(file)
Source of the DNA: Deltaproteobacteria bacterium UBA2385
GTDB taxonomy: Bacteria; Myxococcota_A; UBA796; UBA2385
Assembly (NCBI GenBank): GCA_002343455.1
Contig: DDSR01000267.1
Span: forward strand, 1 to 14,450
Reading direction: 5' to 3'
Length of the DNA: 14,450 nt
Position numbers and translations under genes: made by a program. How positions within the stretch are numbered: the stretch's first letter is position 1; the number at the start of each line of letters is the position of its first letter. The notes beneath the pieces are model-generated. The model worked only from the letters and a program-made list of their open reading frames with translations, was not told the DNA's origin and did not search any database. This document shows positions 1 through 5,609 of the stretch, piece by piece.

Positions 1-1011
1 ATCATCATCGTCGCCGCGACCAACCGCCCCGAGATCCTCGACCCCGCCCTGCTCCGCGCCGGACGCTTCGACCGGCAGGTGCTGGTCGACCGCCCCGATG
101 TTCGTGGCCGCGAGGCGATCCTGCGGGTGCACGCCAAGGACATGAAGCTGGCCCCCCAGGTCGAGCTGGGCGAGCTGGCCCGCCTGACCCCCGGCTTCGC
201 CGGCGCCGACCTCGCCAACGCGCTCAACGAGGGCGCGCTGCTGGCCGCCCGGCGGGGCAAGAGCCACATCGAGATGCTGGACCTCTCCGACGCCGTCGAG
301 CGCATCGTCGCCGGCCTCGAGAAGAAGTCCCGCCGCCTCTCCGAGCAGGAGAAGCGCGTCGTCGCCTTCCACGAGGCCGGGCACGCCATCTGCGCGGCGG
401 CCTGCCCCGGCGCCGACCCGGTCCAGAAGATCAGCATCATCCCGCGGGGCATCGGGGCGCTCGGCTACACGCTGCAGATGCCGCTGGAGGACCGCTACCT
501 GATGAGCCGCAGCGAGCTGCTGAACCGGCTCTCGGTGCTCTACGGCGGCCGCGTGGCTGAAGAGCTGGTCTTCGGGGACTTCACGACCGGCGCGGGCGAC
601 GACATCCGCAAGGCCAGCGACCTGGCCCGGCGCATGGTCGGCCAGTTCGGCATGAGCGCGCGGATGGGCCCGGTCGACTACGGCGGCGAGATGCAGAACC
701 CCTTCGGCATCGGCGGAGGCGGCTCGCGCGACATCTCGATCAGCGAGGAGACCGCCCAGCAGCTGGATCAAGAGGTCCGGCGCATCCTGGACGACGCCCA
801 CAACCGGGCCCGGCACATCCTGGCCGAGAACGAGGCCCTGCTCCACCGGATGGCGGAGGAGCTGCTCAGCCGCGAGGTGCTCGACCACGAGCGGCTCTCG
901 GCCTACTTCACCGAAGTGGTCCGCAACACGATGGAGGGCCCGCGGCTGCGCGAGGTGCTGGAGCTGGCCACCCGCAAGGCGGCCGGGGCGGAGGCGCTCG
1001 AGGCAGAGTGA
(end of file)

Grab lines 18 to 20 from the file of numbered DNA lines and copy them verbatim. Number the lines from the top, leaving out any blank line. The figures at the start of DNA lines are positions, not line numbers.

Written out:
801 CAACCGGGCCCGGCACATCCTGGCCGAGAACGAGGCCCTGCTCCACCGGATGGCGGAGGAGCTGCTCAGCCGCGAGGTGCTCGACCACGAGCGGCTCTCG
901 GCCTACTTCACCGAAGTGGTCCGCAACACGATGGAGGGCCCGCGGCTGCGCGAGGTGCTGGAGCTGGCCACCCGCAAGGCGGCCGGGGCGGAGGCGCTCG
1001 AGGCAGAGTGA